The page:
“The controlling idea of the film is that someone in this world actually committed these unspeakable and horrendous acts,” Daisy explains, “It’s my take on what might have been going through their minds; as well as wanting to portray the true horror of necrophilia so the audience are even more aghast when confronted with the grisly truth; with the underlying theme of manipulation and naivety, and how one will always win out against the other.”

“The desired response hoped for is the realization that this sick and twisted little tale is one based in solid truth, the realization that the most horrendous and arcane horror stories happen everyday in real life. The hoped for emotional response is a little similar; disgust, repulsion and the morbid curiosity when questioning ‘how can someone physically enjoy and carry out such heinous acts against humanity?’”

“That’s terrifying.” I said.

“That’s film inspiring!” Daisy replied.

To portray the character if Elaina Delicata, Daisy chose model and actress Izzy Cosgrave. “I never went to drama school or event studied it GSCEA level.” Izzy explained in a brief bio, “I did however run away to London when I was 15 to try and be an actor, but after a week of no jobs and no money, I had to go home.”


Despite her lack of formal training, Izzy Cosgrave’s performance in Dead Sexy drives the narrative. Tall, leggy, dark of hair and eyes, Cosgrave’s Elaina Delicata is not about to be spurned or refused by the young men who do her unnatural bidding.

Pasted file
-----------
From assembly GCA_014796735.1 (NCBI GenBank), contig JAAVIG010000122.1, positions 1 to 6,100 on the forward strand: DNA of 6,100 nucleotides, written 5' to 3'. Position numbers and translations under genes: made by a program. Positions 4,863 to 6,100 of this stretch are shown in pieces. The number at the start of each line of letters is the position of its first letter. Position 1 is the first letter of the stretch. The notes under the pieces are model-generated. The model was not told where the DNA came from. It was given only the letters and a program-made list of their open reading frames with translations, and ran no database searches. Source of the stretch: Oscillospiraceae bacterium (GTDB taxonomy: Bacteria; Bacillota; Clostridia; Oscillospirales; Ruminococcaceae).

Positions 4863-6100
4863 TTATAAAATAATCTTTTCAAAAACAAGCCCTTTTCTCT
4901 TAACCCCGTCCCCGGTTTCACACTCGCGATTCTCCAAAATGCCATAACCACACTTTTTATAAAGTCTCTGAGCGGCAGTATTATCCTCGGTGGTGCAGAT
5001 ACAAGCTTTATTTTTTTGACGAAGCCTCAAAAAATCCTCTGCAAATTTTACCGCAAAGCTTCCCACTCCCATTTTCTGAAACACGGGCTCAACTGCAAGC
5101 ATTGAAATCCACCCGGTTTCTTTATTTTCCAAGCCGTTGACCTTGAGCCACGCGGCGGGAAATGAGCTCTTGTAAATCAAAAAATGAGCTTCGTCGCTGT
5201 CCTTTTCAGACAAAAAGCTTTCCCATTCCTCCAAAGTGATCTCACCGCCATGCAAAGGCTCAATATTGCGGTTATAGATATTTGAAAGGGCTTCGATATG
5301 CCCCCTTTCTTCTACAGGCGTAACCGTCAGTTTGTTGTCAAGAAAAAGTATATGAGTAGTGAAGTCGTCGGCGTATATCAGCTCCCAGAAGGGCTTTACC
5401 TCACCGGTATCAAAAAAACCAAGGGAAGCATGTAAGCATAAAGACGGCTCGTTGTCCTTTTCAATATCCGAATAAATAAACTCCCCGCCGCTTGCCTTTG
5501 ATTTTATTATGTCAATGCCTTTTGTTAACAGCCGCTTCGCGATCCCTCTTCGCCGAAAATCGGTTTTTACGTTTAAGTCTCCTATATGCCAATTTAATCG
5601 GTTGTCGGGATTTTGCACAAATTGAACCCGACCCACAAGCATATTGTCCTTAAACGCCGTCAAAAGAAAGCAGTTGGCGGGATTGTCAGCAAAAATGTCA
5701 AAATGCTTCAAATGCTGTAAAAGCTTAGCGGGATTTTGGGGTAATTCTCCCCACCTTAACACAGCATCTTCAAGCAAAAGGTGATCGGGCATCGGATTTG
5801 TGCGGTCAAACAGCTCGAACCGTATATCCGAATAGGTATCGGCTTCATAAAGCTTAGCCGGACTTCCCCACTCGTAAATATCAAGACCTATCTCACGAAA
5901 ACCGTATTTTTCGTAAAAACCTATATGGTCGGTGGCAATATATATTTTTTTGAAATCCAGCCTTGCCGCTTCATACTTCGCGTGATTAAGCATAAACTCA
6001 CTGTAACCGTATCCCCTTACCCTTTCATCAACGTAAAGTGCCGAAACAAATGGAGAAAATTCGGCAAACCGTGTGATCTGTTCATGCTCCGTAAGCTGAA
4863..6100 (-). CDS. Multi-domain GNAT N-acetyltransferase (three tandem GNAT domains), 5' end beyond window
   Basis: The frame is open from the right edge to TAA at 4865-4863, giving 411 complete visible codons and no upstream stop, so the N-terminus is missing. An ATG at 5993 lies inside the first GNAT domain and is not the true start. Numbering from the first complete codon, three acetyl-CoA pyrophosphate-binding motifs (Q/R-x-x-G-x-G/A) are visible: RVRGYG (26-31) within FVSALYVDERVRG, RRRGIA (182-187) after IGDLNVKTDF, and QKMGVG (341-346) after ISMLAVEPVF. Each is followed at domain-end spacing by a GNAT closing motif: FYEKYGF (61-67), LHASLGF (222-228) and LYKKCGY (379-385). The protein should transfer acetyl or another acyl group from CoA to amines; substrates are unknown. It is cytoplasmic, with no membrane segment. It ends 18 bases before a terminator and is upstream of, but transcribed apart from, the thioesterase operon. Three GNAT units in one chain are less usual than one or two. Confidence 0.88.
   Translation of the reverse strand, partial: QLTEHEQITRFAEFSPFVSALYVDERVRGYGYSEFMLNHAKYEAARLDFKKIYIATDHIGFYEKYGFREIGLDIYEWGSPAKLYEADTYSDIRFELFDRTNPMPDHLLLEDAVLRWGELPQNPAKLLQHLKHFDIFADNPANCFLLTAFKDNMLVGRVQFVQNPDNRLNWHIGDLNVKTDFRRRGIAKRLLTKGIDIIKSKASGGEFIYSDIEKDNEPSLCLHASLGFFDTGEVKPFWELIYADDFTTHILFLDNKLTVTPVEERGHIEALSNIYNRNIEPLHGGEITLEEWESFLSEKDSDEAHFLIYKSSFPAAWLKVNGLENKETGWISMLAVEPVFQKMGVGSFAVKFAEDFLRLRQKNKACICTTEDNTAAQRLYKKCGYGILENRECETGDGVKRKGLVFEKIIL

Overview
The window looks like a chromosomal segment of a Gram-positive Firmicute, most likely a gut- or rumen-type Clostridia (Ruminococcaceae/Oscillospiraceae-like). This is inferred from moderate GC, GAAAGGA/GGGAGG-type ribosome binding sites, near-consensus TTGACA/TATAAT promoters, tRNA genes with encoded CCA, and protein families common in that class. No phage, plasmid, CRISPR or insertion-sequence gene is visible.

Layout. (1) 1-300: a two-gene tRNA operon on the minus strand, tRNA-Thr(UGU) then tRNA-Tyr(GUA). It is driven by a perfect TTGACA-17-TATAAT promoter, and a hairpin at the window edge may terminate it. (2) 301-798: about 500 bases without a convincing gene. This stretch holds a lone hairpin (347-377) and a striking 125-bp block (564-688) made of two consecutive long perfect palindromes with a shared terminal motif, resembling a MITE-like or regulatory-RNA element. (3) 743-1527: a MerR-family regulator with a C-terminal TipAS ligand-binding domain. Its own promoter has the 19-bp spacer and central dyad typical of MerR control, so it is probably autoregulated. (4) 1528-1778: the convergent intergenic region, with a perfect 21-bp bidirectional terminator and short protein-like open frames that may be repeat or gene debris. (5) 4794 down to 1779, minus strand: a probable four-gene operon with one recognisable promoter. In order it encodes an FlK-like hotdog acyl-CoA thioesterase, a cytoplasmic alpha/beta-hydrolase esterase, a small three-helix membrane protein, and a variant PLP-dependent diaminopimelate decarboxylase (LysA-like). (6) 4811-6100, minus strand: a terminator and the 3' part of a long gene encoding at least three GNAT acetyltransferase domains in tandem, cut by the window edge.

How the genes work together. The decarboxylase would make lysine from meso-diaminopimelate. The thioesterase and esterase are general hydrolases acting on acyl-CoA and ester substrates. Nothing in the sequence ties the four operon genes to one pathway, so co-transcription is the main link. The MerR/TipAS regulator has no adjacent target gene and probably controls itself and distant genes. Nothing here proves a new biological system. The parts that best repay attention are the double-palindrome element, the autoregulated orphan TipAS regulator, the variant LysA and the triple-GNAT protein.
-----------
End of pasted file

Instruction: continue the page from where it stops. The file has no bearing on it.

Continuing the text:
Daisy: “We had a few girls audition for the role of ‘Elaina’ but all of them subsequently dropped out upon discovering the nature of the film and what would be required from them; then we auditioned Izzy Cosgrave and she was absolutely perfect for the role, not only was she comfortable with the required nudity and obscenity involved with the role, but she was also extremely professional to work with and one of the most talented actresses of her age.”

Izzy: “Well I first heard of dead sexy on the set of Daisy’s friend Paul’s film Paranoid, and I knew from that point that I’d definitely want to audition for it, and like don’t get me wrong when I read the script I had some hitters about doing it, but then I kind of just thought fuck it and I gave it everything I had but looking back I wish I’d done somethings different. But everything on set was so friendly and professional, it couldn’t have gone any better really. I’m not going to sit here though and pretend like it wasn’t one of the most mentally exhausting roles I’ve had, especially that last scene.”

Daisy: “The final scene was extremely difficult for Izzy to go through (especially wearing that gross and very bloody vagina prosthetic), but not only did she endure like a professional, she gave all of the crew there goosebumps with that blood-curdling scream of hers and the most realistic performance I have ever had the pleasure of experiencing!”


DiaG: How did you prepare yourself for getting into the character of Elaina Delicata?

Izzy: “First of all, I established empathy with the character, I think Elaina thought she was evil and rotten in the inside  and I can relate to that (everyone has a bit on self loathing) but for her the having sex with a dead person is like “physicalizing” the feeling of rot and self hate. I watched loads of films and documentaries on sociopaths as well, and from that I made the decision to occasionally break the 4th wall to communicate and seduce the audience.”